Another artist who came to mind as I considered these works was Tamara de Lempicka, a Polish Art Deco painter. I have included one of her most famous pieces below, "The Musician," executed in 1929.
Observing a painting as closely as I did this one, I learned a lot about de Lempicka's style, her use of gradients and inclusion of faceted areas, definitely influenced by Cubism, and the juxtaposition of the female form with more geometric forms. It struck me at the time also that de Lempicka painted the human body and the soft folds of silky looking fabric much the same way she painted the more mechanistic structures. For example the arms looked like cylinders and the breasts like cones. The result was an eerie, almost mannequin-like portrait. Another example, below, is the famous self portrait of the artist. I have included a photo of the artist as well.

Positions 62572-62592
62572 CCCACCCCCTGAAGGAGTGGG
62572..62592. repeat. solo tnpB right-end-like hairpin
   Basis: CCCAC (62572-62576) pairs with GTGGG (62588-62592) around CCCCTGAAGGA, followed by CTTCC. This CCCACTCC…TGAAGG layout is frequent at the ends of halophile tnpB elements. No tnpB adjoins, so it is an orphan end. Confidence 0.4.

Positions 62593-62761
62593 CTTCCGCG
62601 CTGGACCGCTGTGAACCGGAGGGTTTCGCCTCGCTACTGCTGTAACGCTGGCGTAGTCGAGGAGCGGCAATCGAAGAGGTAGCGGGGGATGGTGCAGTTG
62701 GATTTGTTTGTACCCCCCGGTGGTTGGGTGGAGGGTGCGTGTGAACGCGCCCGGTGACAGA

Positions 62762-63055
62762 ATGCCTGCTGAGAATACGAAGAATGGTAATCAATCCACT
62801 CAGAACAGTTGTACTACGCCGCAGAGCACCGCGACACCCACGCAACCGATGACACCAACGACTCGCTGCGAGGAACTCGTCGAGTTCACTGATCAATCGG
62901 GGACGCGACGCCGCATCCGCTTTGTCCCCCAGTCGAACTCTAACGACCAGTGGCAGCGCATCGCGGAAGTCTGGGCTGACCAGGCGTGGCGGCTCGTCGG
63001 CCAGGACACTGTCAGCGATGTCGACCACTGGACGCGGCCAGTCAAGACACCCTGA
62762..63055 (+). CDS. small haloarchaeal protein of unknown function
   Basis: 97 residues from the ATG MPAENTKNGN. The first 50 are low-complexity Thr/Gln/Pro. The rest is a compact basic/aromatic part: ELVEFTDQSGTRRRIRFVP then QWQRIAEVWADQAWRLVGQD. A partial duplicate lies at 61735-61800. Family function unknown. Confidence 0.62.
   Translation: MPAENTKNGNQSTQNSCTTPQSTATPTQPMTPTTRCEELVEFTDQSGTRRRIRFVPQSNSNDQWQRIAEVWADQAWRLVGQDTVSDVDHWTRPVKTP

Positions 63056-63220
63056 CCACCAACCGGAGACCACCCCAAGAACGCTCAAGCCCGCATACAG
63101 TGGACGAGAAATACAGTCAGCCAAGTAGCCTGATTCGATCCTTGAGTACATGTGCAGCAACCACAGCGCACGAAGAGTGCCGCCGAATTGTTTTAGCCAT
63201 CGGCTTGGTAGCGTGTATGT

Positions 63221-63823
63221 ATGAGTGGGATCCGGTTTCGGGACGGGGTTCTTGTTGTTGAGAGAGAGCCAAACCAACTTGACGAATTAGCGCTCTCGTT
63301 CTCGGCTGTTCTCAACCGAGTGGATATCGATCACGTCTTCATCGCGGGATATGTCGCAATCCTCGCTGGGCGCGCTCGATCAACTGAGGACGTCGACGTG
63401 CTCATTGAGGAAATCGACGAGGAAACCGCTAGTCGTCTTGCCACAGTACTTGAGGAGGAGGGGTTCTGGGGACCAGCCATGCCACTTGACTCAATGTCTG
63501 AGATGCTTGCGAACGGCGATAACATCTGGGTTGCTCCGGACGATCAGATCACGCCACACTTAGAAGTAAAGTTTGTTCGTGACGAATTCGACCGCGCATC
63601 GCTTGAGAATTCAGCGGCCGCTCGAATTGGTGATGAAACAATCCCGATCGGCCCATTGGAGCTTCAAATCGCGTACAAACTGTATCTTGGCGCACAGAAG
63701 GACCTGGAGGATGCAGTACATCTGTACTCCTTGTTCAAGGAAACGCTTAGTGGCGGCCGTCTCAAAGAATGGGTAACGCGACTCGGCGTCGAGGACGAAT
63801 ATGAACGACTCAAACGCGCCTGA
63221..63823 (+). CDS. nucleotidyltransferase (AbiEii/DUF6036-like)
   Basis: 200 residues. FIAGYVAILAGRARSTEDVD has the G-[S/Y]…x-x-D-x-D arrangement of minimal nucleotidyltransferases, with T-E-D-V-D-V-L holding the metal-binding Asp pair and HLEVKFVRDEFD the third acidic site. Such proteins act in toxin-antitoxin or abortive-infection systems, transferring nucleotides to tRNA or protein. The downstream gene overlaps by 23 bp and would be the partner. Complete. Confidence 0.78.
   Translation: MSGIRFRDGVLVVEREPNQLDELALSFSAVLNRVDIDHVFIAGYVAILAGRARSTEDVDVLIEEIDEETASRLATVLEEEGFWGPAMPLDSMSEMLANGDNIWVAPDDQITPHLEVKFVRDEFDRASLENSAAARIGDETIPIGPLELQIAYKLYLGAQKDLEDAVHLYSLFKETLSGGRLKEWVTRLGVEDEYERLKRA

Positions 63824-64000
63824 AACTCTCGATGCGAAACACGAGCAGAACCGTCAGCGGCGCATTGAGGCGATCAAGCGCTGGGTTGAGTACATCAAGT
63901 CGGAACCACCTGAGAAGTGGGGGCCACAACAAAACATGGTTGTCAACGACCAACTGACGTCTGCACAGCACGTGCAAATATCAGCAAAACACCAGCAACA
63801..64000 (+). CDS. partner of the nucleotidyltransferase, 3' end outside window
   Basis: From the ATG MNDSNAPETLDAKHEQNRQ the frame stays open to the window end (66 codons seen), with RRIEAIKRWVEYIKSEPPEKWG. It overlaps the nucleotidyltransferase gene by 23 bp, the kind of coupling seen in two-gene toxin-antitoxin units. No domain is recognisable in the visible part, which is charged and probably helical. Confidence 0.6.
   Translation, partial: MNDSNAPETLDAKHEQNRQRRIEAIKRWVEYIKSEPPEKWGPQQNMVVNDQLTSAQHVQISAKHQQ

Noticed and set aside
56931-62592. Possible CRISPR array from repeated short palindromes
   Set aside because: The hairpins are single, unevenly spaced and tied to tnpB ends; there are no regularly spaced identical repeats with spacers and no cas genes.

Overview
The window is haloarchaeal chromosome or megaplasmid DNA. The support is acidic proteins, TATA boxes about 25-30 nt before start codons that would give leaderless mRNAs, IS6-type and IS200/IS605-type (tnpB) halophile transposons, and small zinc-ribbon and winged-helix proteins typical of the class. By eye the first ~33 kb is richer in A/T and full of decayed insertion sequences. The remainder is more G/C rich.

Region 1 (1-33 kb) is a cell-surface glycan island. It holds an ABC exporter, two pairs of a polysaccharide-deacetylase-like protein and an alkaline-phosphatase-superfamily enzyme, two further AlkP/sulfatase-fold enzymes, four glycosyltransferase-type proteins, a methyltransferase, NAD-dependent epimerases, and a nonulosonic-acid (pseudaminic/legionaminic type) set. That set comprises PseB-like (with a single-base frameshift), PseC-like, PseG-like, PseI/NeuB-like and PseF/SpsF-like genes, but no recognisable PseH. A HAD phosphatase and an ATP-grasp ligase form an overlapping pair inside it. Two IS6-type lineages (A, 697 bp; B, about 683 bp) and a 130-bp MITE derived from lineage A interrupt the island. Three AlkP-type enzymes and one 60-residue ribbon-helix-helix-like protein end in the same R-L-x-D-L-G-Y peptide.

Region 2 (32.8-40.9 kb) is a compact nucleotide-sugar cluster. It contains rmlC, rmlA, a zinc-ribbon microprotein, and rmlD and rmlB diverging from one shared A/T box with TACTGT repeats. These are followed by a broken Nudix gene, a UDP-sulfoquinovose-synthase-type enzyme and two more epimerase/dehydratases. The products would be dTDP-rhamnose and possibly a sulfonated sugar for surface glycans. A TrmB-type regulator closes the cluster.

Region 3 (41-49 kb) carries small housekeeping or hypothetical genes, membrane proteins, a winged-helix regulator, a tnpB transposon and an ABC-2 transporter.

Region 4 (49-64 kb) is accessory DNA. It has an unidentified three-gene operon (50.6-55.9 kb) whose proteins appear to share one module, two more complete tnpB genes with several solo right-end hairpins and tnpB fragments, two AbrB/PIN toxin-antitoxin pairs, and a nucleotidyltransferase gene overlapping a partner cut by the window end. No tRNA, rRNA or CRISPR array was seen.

Apollinaire, the French poet who adopted the term "Cubism," very much admired what he called the "rigorous logic" of Metzinger's paintings. After looking at a lot of Metzinger's work, I have chosen as my favorite the painting below, titled "Woman with a Fan, from 1912. So many aspects of this piece resonate with me! I am enthralled with the cubist elements, as well as drawn to the linear repetition. I also admire the subtle, limited color palette, and of course, the inclusion of DOTS! (For those who are not familiar with my recurring obsession with dots, please click on my painting below right, titled "Striped Sofa with Girl," to see some examples of my dot paintings.)
I close today with thanks to Don Hollis for accompanying me on my Cubist pilgrimage, and with these words from Joseph Campbell: